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'The Panun Kashmir homeland concept is something we have to push for'

February 10, 2010 20:30 IST

The Kashmiri Pandit leadership from across the United States, led by California-based community activist Jeevan Zutshi, last week met senior Obama administration officials at the State Department and lawmakers on Capitol Hill to implore them to help address the plight of the Pandits in India.

Two decades after being forced to flee the Kashmir valley in the wake of ethnic cleansing by the terrorists, the Pandits, Kashmiri Hindus, continue to languish in refugee camps in Delhi and other parts of India. 

Zutshi, chairman, International Kashmir Federation, told India Abroad that besides bringing to the attention of the State Department and lawmakers the continuing plight of the Pandits, it was also to educate administration officials and Congress of the concept of 'Panun Kashmir' ('My Kashmir') which calls for a separate homeland "where Kashmiri Pandits can live in peace while holding onto their culture and traditions."

He said that for the past 20 years he had not thought this was such a viable concept, but in recent months following brainstorming sessions with the Kashmiri Pandit leadership, "I have come to the conclusion — as have the others — that this is the only option for the Pandits so that they can have a homeland of their own."

"We are not asking for a separate state," he continued, "nor do we want it to be only exclusively for the Pandits and we would welcome our moderate and secular Muslim friends to be part of it — who don't sympathize or favor the militancy and with whom the Pandits lived for hundreds of years in peace and harmony."

He said the Indian government had not done a thing to help the Pandits or help them "in their rehabilitation and to go back to their homes with dignity and to recover their land and property," but were only "engaged in a policy of appeasement" with Kashmir's political establishment.

Zutshi acknowledged that for the past several years that the IKF lobbying efforts on Capitol Hill and elsewhere had been "too focused on terrorism perpetrated from Pakistan and the cross-border elements."

But of late, he added, "we believe the Panun Kashmir homeland concept is something we have to push for because we now believe that is the only alternative for the more than 350,000 Pandits -- who were driven away from their homes after thousands were murdered and raped -- to live in Kashmir in peace and dignity and protect and preserve our culture and traditions."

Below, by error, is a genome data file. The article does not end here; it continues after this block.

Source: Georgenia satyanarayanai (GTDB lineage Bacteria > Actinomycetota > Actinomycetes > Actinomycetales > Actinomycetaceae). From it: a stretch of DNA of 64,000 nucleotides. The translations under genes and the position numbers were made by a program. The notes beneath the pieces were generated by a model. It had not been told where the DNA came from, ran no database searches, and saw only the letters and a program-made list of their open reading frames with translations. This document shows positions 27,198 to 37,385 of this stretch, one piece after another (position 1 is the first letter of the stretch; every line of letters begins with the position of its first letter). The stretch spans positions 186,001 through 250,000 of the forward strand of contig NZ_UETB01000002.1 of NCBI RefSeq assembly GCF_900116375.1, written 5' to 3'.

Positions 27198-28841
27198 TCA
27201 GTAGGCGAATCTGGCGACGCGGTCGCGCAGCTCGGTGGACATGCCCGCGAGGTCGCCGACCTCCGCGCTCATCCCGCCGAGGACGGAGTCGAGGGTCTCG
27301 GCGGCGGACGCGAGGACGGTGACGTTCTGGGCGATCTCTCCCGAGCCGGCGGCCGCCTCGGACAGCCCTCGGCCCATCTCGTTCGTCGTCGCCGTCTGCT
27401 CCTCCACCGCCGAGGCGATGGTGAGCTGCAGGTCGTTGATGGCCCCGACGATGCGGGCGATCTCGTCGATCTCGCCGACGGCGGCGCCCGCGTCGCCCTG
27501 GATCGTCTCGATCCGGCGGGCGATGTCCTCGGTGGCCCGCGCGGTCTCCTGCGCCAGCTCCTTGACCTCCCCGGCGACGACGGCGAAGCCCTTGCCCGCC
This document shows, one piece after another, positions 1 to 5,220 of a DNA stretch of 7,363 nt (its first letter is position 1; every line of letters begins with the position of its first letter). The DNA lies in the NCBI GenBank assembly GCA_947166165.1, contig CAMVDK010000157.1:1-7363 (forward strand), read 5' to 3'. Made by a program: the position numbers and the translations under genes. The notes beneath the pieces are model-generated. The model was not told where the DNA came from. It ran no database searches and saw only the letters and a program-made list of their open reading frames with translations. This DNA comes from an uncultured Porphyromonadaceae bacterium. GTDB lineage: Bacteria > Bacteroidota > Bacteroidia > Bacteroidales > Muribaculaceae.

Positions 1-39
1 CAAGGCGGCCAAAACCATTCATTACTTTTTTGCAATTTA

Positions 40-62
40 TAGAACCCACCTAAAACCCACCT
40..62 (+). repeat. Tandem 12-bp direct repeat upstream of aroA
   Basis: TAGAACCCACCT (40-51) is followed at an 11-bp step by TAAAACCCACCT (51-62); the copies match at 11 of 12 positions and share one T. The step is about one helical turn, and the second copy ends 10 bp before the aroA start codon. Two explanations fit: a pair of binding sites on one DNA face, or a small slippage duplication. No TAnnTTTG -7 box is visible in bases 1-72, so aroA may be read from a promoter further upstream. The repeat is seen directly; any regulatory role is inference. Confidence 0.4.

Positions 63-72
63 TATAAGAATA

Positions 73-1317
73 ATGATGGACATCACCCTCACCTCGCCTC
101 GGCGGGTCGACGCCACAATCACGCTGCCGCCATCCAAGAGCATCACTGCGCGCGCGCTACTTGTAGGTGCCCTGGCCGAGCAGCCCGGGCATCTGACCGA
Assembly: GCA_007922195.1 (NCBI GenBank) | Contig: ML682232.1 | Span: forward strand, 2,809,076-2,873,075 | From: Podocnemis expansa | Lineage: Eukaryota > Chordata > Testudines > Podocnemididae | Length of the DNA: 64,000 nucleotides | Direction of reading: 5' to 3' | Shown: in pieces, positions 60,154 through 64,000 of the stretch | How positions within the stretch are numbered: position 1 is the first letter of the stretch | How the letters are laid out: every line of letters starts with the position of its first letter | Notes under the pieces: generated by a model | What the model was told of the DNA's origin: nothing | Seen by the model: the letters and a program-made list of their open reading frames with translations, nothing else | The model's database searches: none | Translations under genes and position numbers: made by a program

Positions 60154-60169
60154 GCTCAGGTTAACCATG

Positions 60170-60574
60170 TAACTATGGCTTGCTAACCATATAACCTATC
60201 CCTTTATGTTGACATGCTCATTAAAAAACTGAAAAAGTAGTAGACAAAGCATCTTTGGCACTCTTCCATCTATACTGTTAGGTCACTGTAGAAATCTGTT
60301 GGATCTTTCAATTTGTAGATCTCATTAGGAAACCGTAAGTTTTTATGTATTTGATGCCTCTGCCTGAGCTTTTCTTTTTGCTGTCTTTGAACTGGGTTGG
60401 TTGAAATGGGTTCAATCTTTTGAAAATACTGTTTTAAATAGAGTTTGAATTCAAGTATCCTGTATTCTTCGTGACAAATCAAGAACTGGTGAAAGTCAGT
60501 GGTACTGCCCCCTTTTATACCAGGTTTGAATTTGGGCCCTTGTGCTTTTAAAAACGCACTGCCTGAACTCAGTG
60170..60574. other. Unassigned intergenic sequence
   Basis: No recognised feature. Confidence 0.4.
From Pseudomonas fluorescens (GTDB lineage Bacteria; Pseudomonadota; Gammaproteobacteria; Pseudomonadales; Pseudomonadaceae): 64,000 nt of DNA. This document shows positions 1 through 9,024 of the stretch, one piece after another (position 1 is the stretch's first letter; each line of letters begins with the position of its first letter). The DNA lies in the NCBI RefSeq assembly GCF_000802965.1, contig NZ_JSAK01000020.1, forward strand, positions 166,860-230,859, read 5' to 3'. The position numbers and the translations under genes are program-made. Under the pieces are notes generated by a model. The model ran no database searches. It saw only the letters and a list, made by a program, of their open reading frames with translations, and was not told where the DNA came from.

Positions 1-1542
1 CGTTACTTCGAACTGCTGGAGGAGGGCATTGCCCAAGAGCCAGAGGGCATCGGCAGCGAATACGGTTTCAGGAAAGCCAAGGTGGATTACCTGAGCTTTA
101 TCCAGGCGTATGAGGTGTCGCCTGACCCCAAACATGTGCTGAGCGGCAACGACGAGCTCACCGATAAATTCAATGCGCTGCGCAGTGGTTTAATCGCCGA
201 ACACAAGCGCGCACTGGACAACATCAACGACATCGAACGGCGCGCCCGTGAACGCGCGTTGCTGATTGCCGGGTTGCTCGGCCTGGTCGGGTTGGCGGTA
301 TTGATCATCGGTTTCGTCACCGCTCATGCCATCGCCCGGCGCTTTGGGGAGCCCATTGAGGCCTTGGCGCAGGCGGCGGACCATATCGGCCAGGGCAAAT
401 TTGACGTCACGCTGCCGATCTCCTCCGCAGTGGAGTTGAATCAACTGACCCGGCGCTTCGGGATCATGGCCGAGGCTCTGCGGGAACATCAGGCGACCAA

He said the administration officials and lawmakers had been "interested to hear" of the concept. He said they promised "they would continue to help to focus on the plight and human rights issue of the Pandits" as part of the United States-India agenda.

The delegation that met with Deputy Assistant Secretary of State for South and Central Asian Affairs Michael Owen -- a former consul general in Mumbai -- also handed over a memorandum to be given to Secretary of State Hillary Clinton and Owen's boss, Assistant Secretary of State for South and Central Asian Affairs Robert Blake. The memorandum stated: 'In direct violations of the constitution of India and the United Nations charter, Kashmiri politicians have denied the basic human rights to Hindus. They have also purposely created an atmosphere of uncertainty and insecurity so that like Hindus, Sikhs and secular Muslims of Kashmir region, the Hindus of Jammu and adjoining cities feel extremely unsafe and helpless and are forced to leave their homes.'

It complained that 'the government of India has not made an effort to rehabilitate the Pandit refugees in their own country. It has only been talking about their return without any consideration for their safety.'

Zutshi said the delegation had also forcefully impressed upon Owen and lawmakers that "20 years have passed and our people are still disenfranchised politically, socially and economically. We informed them that more than 45,000 people are still in camps and the state government of Jammu and Kashmir has been busy making false promises while government of India has been consistent with a policy of appeasement."

The delegation included Maharaj Kaul from New York, Deepak Ganju from Florida, a past president of the Kashmiri Overseas Association, and Ishani Chaudhary of the Hindu American Foundation.

The lawmakers the delegation met with included US Congressmen Mike Honda, California Democrat; Ed Royce, California Republican; Frank Pallone, New Jersey Democrat and founder and former co-chair of the Congressional Caucus on India and Indian Americans; and Jerry McNerney, California Democrat.

The delegation also met with Senator Sherrod Brown, Ohio Democrat and a longtime advocate on behalf of the Pandits from his days as a member of the US House of Representatives.

Aziz Haniffa